The Crunch got more help when Boyle was dealt to the Leafs for Froese, who immediately becomes Syracuse’s leading goal scorer and No. 1 center. With Brayden Point staying in the NHL for the year and beyond, Froese is an important add for the Crunch. He actually beat Syracuse with a late game-winning goal a couple weeks ago. The real prize from the Toronto trade is the second round pick, which will be the highest of the three second rounders the Leafs own – their own, Ottawa’s, and San Jose’s. Anytime you can add a top-60 pick for a pending unrestricted free agent, you take it. Stats show players drafted after 60 have a much, much lower probability rate of making the NHL.

The Lightning can flip one of their second rounders for defense help in the offseason or use it to add to their stable of future NHLers. After all, that's where NHLers come from - something we have to remind the masses from time to time.

Boyle is a unique situation as he has immediate and extended family in Florida and all accounts are he loved his time in Tampa. He’s in control of his next home city and if the Lightning want him back he should be an easy re-sign. Vegas has the Lightning in the lead to re-sign him in the summer (this is a lie; they don’t have odds on that, but you get the point).

A third player was dealt off the Lightning’s NHL roster when Val Filppula was traded to Philadelphia with a fourth rounder for Mark Streit. So much of NHL success now is dependent on what happens off the ice, and the Lightning hit a home run in that regard with this trade. Filppula’s exit opens up $5 million in cap space next year, which is likely the difference between adding a defenseman while keeping Palat and Drouin, or choosing one of those three to pass on. Tyler Johnson could also be involved there, but another contract (Garrison?) would have to be moved. At least there are options now, and there’s another option for the expansion draft. Filppula’s No Movement Clause means he has to be protected in the e-draft, and with him gone the Lightning can open that spot up for Tyler Johnson, Ondrej Palat, or Alex Killorn. Tampa Bay can keep seven forwards, and speculation is they’ll keep 91 (required), 24 (required), 86, 27, 18, 9, and 17 with 90 on the outside looking in. That’s doable moving forward.

Some blame Yzerman for the cap situation as he’s the one who signed Filppula to his large contract. Yes, absolutely, however, that was a different time. Filppula was exactly what the Lightning needed at the time he was signed, and like with the Wilcox trade, sometimes you have to give up something nice to make things happen. Almost every UFA signs for 1-2 years too many and teams desperate for help are willing to give it to them with the hope that if they need to move something later to make things work, they can do it. Present over future. Yzerman got what he wanted from Filppula and was able to move him in time to keep the ship afloat. #Jedi

As for the 39-year-old Streit, he didn’t even get a chance to take his grandkids to the Florida beaches before he was dealt to Pittsburgh for a 2018 fourth rounder. Essentially, all the speculation that Yzerman would have to move a prospect or significant asset to get someone to take Filppula’s contract was wiped away with this trade, which ended up equaling the Lightning paying a year’s delay in using a fourth rounder for Philly taking Flip’s salary. Nicely done, 19.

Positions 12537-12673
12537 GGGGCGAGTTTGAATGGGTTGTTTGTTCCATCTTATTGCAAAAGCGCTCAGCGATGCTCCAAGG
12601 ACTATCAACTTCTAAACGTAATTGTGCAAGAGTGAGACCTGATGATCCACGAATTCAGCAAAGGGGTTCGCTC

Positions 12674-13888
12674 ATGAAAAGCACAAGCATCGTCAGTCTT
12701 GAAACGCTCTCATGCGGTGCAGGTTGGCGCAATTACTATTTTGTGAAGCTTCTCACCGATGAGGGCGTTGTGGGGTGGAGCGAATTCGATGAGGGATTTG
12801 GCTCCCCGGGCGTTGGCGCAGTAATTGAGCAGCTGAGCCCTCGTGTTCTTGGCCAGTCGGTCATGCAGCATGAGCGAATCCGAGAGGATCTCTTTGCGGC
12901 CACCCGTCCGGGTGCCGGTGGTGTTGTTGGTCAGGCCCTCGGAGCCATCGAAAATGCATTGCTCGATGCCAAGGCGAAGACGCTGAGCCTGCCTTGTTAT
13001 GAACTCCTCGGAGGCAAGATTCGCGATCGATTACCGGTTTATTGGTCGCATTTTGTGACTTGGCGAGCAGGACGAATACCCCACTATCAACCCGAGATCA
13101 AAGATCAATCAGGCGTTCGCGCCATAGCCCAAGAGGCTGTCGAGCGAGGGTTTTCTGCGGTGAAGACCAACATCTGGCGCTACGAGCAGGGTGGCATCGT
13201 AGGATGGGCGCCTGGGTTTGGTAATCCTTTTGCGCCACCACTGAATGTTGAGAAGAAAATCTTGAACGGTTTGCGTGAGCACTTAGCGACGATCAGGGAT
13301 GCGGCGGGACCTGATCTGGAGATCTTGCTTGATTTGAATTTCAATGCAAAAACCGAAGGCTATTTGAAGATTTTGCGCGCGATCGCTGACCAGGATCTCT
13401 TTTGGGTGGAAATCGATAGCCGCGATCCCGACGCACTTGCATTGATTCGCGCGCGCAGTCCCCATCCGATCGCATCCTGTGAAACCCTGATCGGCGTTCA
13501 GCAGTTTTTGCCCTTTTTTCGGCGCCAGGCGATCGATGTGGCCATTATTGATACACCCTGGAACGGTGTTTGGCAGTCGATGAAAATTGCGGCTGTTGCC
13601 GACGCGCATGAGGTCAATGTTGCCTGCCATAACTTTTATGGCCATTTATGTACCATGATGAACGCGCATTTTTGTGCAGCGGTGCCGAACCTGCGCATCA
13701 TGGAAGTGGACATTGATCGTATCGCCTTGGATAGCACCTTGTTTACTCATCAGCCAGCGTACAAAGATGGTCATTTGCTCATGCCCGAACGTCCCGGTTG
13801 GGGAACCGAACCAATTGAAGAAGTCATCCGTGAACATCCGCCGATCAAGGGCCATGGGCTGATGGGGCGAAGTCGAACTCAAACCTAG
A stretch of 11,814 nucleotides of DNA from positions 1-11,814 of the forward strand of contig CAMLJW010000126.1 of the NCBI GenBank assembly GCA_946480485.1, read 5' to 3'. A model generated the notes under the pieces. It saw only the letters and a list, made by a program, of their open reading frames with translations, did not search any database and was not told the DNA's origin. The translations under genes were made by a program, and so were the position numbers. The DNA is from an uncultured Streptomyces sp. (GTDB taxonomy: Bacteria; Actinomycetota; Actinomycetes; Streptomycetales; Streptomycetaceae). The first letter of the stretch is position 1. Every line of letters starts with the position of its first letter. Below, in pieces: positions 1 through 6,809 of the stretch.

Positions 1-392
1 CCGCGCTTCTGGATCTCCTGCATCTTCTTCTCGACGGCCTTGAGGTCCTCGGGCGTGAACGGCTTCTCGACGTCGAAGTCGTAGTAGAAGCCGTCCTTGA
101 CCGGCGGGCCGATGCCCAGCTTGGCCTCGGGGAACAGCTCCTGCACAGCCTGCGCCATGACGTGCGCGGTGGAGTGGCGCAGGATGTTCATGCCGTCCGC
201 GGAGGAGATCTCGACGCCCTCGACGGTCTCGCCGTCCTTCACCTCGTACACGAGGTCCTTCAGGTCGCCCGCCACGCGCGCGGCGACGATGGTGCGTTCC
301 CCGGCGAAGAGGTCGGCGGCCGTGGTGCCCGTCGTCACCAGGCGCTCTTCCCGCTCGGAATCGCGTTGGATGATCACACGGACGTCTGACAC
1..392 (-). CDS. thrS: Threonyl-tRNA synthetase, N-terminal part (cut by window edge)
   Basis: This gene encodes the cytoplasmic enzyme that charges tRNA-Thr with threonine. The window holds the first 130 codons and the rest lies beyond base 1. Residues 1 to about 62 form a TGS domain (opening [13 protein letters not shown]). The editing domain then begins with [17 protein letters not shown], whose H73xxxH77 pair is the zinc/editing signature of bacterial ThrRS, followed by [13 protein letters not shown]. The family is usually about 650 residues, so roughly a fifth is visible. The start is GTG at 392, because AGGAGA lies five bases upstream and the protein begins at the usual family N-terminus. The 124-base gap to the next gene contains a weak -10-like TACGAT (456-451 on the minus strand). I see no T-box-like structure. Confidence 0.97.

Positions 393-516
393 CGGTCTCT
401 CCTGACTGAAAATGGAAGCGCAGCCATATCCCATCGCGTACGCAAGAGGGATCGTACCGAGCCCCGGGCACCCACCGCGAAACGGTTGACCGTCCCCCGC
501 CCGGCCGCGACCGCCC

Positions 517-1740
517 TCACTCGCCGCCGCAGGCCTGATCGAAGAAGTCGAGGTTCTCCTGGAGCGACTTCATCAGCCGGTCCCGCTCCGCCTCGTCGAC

The Lightning are still in the playoff hunt, and while they most definitely were sellers this deadline, they can still make it in. They didn’t play well enough all year to warrant being a buyer, and many think Bishop would have been on the move anyway. As evidenced by the Shattenkirk deal, teams in a cap era have to move pending UFA’s for something if they think there’s a decent chance they’re walking. Bishop and Shattenkirk were walking; Stamkos last year was iffy to walk. They rolled the dice with Stamkos and won. They weren’t going to get Bishop back for $4M. He wants north of 6-7.

Make no bones about it: Bishop is a better goalie right now than Vasilevskiy. Filppula is more reliable than Brayden Point or Vladdy Namestnikov right now, and Brian Boyle’s as good a “bottom-6” forward as the Lightning have ever had.

This is the NHL today. You have to let players go to keep affordable players around. The Lightning have chosen to build their team around Stamkos, Hedman, and Kucherov. They believe that Vasilevskiy can give them many years of quality play to support that core, and they have the pieces to make that core successful – if they have the money to afford that support.

Yzerman has not been perfect – the defensive deficiencies were evident early this year and nothing was ever done to fix it, enabling the hole the Lightning are digging themselves out of. Whether or not there were deals to be made is classified, so to speak, but there’s always a price if you’re willing to pay it.

This coming offseason will be significant for the Yzerplan. He simply has to add a defenseman, but not until after the expansion draft so he can keep Koekkoek or Dotchin in addition to Hedman and Stralman, then can move on with four key defensemen; not three. He has the picks and prospects to get it done, and the farm depth so it won't hurt.

He also needs to move or buy out another contract or two if he can, though Callahan’s health will play a part in that. It’s hard to move contracts in the offseason, which is why Yzerman had to move Filppula now. Restricted Free Agent contracts are easier in the summer, and there are teams who will want a center like Johnson or a 2-way winger like Palat. We’re still expecting one of them to go to help bring in a top-4 defenseman. Anaheim, Nashville, and Minnesota remain targets for that, but they’re all in playoff races right now, so Yzerman will remain patient. Imagine that.

In the end, there’s always a plan. Sometimes it involves doing cash angels on a bed of money, sometimes not. Either way, the Lightning came out of the trade deadline as winners for Best Support of a Big Picture.